It has been an up and down Spring Training for the Colorado Rockies regarding health. Ian Desmond (fractured left hand), Tom Murphy (fractured right forearm), and Chad Bettis (cancer recurrence) highlight the list.
Colorado has proven guys to step in and fill the void for Desmond and Murphy, but as for Bettis it’s up in the air. Bettis was a crucial part of Colorado’s bounce back year in 2016, leading the team in wins with 14 while pitching perhaps his best baseball down the stretch.
With that being said, Colorado now has two open rotation spots.
Kyle Freeland is one of those guys that has been in the mix for cracking the rotation.
The Denver native made quite the impression Wednesday afternoon against the Milwaukee Brewers. The southpaw pitched four scoreless innings, yielding five hits while striking out five, lowering his spring ERA to 2.45.
It looked as if it would be a rough start for Freeland, allowing back to back hits to Keon Broxton (single) and Scooter Gennett (double). Freeland then settled down, collecting two strikeouts and a ground out to erase the trouble.
“After those first two hitters got on, you just have keep the same mindset, keep throwing strikes and make sure to get the ball on the ground and get outs,” Freeland said. “[I] found a groove, got into it, and stayed right there.”
The turning point appeared to happen against Brewers outfielder Domingo Santana with a little help from a variety of pitches.
“Yeah there was a couple [pitches], actually. We threw some quality changeups that he didn’t like very much and then we painted a fastball away that he didn’t like at all,” Freeland said. “Like I said, bearing down and making pitches in a situation like that is pretty big.”
Pitching and executing the pitches with runners in scoring position is a huge plus for any pitcher trying to make an impression to crack a rotation spot.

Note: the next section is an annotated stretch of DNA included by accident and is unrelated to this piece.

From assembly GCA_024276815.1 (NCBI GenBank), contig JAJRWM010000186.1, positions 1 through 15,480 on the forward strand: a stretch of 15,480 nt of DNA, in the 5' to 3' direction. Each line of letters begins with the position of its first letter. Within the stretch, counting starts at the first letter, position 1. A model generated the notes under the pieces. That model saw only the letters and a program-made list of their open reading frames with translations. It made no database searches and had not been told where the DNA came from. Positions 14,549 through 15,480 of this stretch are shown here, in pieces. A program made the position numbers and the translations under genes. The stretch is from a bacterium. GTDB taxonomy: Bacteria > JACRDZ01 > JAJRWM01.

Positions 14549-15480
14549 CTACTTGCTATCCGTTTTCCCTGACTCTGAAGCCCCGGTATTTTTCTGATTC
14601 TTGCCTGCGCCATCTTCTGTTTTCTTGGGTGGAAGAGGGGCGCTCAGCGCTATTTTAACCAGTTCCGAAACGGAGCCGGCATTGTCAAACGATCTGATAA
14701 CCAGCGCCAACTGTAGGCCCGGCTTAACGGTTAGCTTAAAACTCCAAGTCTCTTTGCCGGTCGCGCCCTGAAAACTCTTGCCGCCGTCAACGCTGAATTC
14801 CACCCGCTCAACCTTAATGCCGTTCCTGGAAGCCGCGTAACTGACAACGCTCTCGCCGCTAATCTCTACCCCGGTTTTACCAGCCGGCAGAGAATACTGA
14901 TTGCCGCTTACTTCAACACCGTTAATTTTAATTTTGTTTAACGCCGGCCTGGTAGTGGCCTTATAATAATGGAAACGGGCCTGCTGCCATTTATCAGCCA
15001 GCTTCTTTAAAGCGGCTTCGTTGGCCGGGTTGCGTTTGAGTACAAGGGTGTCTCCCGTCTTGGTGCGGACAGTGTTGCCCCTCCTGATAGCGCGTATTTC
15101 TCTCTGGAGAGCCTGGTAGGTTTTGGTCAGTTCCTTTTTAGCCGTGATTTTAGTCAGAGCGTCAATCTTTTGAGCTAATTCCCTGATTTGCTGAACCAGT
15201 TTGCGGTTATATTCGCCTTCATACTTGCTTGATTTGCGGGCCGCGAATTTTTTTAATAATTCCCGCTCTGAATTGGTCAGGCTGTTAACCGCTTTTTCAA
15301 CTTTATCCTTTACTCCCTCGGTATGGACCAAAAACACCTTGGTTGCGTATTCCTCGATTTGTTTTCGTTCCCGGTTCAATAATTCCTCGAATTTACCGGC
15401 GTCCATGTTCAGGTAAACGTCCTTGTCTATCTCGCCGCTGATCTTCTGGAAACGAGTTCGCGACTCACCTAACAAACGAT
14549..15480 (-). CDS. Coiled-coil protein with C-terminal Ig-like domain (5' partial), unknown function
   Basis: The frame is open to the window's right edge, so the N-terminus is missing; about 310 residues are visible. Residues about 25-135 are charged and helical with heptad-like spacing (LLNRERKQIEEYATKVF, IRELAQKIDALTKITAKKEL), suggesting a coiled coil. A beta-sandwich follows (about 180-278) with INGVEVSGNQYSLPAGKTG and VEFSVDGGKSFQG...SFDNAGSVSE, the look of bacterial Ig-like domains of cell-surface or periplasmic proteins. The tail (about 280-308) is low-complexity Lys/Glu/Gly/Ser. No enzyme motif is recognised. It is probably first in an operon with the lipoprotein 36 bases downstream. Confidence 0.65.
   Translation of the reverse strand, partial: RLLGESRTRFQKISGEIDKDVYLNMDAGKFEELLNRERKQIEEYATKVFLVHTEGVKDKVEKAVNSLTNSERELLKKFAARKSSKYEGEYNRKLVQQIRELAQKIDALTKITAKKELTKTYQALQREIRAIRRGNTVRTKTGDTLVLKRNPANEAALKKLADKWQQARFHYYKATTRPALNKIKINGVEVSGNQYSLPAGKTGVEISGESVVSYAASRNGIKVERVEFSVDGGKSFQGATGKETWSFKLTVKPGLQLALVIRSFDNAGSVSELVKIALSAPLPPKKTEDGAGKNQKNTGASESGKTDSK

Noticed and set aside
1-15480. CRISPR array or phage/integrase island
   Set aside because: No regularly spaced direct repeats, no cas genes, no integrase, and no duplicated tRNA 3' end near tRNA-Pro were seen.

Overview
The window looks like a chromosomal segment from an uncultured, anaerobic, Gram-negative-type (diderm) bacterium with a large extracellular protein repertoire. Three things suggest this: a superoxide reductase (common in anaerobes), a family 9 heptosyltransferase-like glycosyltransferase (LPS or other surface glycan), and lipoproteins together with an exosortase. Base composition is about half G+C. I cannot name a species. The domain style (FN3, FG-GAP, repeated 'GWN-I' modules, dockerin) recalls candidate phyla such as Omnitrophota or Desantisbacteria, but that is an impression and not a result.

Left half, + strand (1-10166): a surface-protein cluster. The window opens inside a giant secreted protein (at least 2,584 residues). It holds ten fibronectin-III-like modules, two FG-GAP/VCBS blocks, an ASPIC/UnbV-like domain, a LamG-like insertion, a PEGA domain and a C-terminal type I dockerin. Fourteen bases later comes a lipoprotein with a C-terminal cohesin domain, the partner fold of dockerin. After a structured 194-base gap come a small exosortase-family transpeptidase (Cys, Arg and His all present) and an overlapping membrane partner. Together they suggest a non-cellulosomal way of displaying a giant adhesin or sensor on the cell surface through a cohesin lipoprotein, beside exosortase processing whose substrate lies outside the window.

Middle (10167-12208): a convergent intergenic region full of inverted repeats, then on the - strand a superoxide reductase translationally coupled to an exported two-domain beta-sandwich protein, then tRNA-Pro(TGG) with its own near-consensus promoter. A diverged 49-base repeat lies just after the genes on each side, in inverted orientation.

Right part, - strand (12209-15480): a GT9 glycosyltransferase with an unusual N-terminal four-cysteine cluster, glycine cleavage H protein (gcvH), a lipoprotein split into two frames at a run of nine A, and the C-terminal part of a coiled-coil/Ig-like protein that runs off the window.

“I think it’s very important,” Freeland said. “It shows that I can work out of runners on base and traffic. It also teaches me different ways to get out of stuff and teaches me to stay calm.”
Wednesday marked Freeland’s second start of the spring — fourth appearance overall. The lefty logged five innings in relief, giving up five hits while striking out two. As for his first start — it didn’t go so well. Freeland gave up four runs (three earned) on two hits in just two innings. He also walked two and struck out two.
“It was a little different but at the same time I keep the same mindset as a pitcher,” Freeland said. “Regardless of starting or relieving you have to come in and get outs.”
“He worked his way out of that jam in the first inning, made some pitches got a couple key strikeouts.” Black said. “But again I think he showed today what he showed in the last two outings which he didn’t show the first one. Composure, good rhythm to his delivery and I thought every pitch he threw was with intent and focus. He pitched and didn’t throw.”
As far as the first start goes, he was — like Black said — throwing and not pitching.
“I think early on, early spring, he was a little bit excited. Maybe trying to do a little bit too much.” Black said. “Even his bullpens, his first game, we saw the excitement. He was a guy that wasn’t pitching. he was throwing. Now his last few outings he’s been pitching and not throwing. There’s a difference. So that’s something that I’ve noticed, we’ve had a couple of conversations about that, about where his heartbeat needs to be, his poise and his delivery as it relates to those things. And he’s made some nice adjustments.”
More from Black on Freeland:
“What I’ve seen is a guy coming to camp very focused on making an impression.” Black said. “That’s the thing that sticks out the most for me, that he worked his way to Triple-A last year, pitched well … I think he sees a potential opportunity getting closer for him to get to the majors, and he’s doing everything he can every day to get closer to making a big league roster.”